As officials in California have grappled for more than two years with a structure and law for regulating for-profit colleges in the state, there has been much speculation about hypothetical ways in which the expiration of the law governing for-profit regulation could limit the ability of students to seek redress from career colleges f
That too many young people come out of high school ill-prepared for college or the work force is little disputed. The questions of why that's so and how to fix the situation, however, have too often resulted in finger pointing, with many college faculty members complaining that high schools are asking too little of their students and high school officials saying that colleges send mixed signals about what they want students to be able to do.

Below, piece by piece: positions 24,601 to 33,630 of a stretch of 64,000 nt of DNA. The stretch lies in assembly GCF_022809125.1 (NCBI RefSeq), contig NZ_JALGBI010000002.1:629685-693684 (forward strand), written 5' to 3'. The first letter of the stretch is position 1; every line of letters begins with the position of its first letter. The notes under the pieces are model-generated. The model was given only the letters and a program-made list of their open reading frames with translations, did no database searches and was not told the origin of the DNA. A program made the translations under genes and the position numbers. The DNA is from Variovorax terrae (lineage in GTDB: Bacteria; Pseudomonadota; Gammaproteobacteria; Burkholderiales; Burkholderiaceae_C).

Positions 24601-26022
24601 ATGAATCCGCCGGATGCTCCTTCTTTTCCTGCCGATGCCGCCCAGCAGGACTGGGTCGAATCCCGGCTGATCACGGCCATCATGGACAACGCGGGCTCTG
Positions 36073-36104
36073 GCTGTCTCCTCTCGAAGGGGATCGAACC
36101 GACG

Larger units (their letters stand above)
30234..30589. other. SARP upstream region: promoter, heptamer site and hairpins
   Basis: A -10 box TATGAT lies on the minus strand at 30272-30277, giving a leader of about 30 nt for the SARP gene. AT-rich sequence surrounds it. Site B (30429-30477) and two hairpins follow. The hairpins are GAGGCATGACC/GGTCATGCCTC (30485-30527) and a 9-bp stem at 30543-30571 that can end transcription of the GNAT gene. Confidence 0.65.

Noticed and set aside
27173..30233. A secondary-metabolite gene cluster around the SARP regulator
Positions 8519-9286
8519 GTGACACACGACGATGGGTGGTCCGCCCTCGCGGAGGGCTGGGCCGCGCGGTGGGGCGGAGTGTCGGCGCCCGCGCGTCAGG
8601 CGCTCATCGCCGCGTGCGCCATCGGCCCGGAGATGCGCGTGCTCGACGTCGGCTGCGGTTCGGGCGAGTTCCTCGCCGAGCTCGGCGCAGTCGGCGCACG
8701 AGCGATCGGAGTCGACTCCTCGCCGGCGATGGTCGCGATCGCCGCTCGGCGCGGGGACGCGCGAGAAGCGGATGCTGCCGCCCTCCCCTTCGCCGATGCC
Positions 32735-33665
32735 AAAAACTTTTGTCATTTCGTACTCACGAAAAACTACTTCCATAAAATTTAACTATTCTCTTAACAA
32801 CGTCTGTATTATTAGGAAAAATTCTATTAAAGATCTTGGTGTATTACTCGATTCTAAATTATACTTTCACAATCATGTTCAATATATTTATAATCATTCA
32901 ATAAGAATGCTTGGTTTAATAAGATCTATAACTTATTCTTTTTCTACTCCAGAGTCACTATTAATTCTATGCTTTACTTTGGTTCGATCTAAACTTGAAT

Can more non-resident students (who pay higher tuition) balance budgets of flagship universities? A growing number of institutions think so. Some experts doubt the plans will work; others fear a shift in values.
The system for financing public higher education is broken -- and not just because of the recession, according to James C. Garland. Having served 10 years as president of Miami University of Ohio, from which he retired in 2006, and 26 years as a professor and administrator at Ohio State University, Garland spent his career in public higher education. And that left him convinced that the sector is absolutely essential -- and operating under many of the wrong incentives.